Kelly Erhart, Co-Founder and Director of Business Development

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GreenWave

gloved hands holding kelp harnessing the earth’s natural resources

GreenWave is another fantastic project with a focus on harnessing the earth’s natural resources to invest in our planet. As a regenerative ocean farming organisation, Greenwave is harnessing the natural power of kelp to increase the natural ability of soil to store carbon while also decreasing harmful nitrous oxide emissions. 

The power of kelp

Many scientists have previously attempted to increase the natural ability of soil to store carbon. However, it has led to the negative side effect of releasing the greenhouse gas nitrous oxide. This is 300 times more potent than carbon dioxide. GreenWave is studying how adding kelp to the soil can reduce these nitrous oxide emissions. Adding kelp to soil may also reduce the need for nitrogen additives (fertiliser) in agricultural crops.

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man farming kelp on a boat in the ocean

The impact

If GreenWave’s long-term studies prove successful, this method of increasing soil carbon storage while reducing nitrous oxide emissions will have a net climate benefit and a great impact in the fight against climate change. 

A net climate benefit means that emissions are offset when an equivalent amount of emissions are removed from the atmosphere. We must reach net-zero global carbon emissions by mid-century, to meet the 1.5°C global warming target in the Paris Agreement… And GreenWave’s amazing work is just one of the ways we can get there.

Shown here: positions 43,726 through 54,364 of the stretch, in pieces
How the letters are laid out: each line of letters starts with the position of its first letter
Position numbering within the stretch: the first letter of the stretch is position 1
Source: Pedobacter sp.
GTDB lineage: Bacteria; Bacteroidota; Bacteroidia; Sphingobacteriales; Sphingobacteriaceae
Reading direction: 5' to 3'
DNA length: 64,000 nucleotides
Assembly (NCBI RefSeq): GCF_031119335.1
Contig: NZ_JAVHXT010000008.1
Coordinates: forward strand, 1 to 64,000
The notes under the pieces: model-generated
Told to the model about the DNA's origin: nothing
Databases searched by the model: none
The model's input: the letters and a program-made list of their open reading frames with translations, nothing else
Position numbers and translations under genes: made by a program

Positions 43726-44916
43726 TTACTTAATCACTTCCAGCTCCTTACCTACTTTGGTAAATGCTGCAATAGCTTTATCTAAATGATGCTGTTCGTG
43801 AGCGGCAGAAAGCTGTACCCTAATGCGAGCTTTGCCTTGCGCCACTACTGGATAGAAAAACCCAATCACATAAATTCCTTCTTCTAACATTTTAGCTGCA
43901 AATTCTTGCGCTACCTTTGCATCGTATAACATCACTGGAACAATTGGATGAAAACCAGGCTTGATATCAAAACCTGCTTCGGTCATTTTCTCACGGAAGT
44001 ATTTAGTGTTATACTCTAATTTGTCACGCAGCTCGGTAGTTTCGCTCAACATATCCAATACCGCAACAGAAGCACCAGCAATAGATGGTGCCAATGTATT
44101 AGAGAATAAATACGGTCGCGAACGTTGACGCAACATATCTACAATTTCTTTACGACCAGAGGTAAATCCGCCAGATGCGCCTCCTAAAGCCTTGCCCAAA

Regenerative ocean and land farms

As part of this research, GreenWave replicates and grows regenerative ocean farms. They create jobs by training and supporting ocean farmers. They also work with farmers and coastal communities all over the world to create a “blue economy” while protecting the planet. A blue economy sustainably uses ocean resources to grow economies. It aims to improve livelihoods while preserving and regenerating ocean ecosystems. 

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pile of kelp harnessing the earth’s natural resources

TreadRight’s support

TreadRight’s grant will go towards GreenWave’s critical research on the link between kelp, carbon storage, and greenhouse gas emission reduction.

“The TreadRight Foundation has made a critical investment in GreenWave’s efforts to promote seaweed cultivation in the fight against climate change. This year we launched a pilot study to assess the power of seaweed-based fertilizers to reduce greenhouse gas emissions and support healthier soils in land-based agriculture. 

With promising early-stage results on nitrous oxide emissions reduction and carbon soil storage, GreenWave will build out a longer-term study to verify the study. [We will also] develop a climate offset mechanism to pay regenerative ocean farmers for the work they’re doing to protect our planet.

If successful, these offsets provide another source of income for regenerative ocean farmers. [It also] creates incentives to use crops from regenerative ocean farms as a soil additive to create net climate benefits bridging land and sea. We’re excited to continue this journey with the TreadRight community.”

Emily Stengel, GreenWave Co-Founder and Co-Executive Director

Do you know about any projects that are harnessing the natural resources of the earth or investing in our planet? Let us know in the comments below…